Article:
Bankruptcy court proceedings brought key developments last week for two beverage companies with significant plastics processing assets.
In Pittsburgh, grocery retailer Giant Eagle Inc. won an auction bid for beverage firm Le-Nature's Inc. of Latrobe, Pa., on Aug. 9. Pittsburgh-based Giant Eagle bid $20 million for Le-Nature's Latrobe plant, beating a $19 million bid from Cadbury Schweppes Bottling Group Inc.
Meanwhile, in an unrelated case in Denver, lenders foreclosed on bottled water firm Biota Inc. of Telluride, Colo., on Aug. 8. Biota's Chapter 11 reorganization case was dismissed, and the future of the company's plant is still in question.
For Le-Nature's, the latest news on the asset sale is straightforward, unlike the rest of the case. Late last year, the firm was forced into bankruptcy under allegations of fraud, including hugely inflated sales numbers, document shredding and forging financial documents.
Le-Nature's injection molded its PET preforms and blow molded bottles for its flavored water, fruit juices and teas. The firm had plants in Latrobe, which was its headquarters, and in Phoenix.
The Phoenix assets will be auctioned Aug. 23, court documents said. Equipment includes five 500-ton Husky presses and seven Krones Contiform blow molders.
An official with the U.S. Attorney's Office in Pittsburgh said by telephone Aug. 9 that its investigation into Le-Nature's is ongoing.
At Biota, developments are still cloudy. Despite the foreclosure, Biota founder and Chief Executive Officer David Zutler wants to keep the Telluride operation. In a prepared statement sent to Plastics News on Aug. 9, Zutler said he has partnered with an equity group that wants to buy the assets, and he is seeking other partners.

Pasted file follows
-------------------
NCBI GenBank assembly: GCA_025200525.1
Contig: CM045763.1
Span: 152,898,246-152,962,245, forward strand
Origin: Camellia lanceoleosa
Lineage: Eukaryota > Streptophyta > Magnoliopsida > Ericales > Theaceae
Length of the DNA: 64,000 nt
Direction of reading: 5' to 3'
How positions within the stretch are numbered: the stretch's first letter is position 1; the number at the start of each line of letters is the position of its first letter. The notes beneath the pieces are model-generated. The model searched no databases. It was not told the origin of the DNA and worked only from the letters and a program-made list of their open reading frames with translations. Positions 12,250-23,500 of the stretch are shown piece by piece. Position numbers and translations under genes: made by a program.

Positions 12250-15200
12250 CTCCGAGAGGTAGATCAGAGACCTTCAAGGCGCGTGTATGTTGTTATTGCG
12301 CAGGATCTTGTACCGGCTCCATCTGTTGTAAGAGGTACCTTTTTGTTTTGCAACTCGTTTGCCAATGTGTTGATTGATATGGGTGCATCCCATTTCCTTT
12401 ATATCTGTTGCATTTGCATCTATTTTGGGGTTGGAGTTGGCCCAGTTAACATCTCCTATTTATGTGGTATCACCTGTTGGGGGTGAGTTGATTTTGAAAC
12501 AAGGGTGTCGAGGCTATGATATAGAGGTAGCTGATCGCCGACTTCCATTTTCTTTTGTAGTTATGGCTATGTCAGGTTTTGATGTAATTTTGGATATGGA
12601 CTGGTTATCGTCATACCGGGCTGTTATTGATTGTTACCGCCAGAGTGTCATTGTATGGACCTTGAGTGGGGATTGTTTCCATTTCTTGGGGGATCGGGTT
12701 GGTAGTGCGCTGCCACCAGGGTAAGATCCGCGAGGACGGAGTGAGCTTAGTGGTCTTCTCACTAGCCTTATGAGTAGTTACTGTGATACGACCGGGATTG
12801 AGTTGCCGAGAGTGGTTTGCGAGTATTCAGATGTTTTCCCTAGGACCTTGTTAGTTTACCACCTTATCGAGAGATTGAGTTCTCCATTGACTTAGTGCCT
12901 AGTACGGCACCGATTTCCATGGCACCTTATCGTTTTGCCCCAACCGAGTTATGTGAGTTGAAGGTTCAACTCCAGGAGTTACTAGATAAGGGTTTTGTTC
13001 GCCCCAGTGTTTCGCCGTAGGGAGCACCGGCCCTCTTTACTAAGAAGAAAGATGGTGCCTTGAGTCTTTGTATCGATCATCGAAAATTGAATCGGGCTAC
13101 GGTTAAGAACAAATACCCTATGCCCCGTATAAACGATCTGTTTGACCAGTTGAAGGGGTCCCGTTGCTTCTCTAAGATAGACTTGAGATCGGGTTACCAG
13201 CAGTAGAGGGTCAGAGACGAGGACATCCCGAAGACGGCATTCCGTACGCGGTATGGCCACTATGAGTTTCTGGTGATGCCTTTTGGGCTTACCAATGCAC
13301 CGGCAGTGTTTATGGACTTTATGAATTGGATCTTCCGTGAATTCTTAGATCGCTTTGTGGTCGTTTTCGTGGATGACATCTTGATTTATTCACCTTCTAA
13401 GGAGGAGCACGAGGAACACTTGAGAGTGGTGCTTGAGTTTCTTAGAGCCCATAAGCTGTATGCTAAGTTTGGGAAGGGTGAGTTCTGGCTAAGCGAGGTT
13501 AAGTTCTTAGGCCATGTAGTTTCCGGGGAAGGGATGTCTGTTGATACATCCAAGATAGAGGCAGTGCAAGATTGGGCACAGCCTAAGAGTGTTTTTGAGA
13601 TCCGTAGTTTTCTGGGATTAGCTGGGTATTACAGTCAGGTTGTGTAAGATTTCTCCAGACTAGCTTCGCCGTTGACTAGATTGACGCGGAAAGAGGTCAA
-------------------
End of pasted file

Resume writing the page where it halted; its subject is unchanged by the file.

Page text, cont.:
However, competing bidders may come forward.
``The property went to sale today,'' said Ed Cordes, a receiver handling the asset sale with Cordes & Co. Inc. of Denver. ``They now have 75 days to redeem the property.''
Separately, Biota is in the process of filing several claims in U.S. District Court in Telluride against its primary lender, UPS Capital Business Credit. According to court documents, Biota owes UPS roughly $8.8 million.
Zutler would not explain his claims against UPS. ``The case is going to be tried in court,'' Zutler said. ``The answers will come out in the court proceedings.''
In his statement, however, he said he wants a jury trial and is seeking more than $90 million in damages. The statement plays up Biota's ``green packaging'' credentials - the company made bottles from corn-based polylactic acid - and contrasted it to UPS' package-delivery operations.
``This is a classic David vs. Goliath story,'' Zutler said. ``UPS, through its worldwide fleet of planes and trucks and a contributor to global warming, is trying to put Biota out of business.''
An official with UPS Capital Business Credit could not be reached for comment.
Cordes said in court filings that Biota began operating in 2004 but was unable to make a profit. By the end of 2006, it had incurred operating losses of $7.1 million. Cumulative losses hit $8.2 million, including roughly $1.2 million incurred before its startup.
Biota's assets include a 21,500-square-foot bottling plant in Ouray, Colo., and 15,000 square feet for warehousing. A related firm, unnamed in documents, sold bottle preforms to Biota.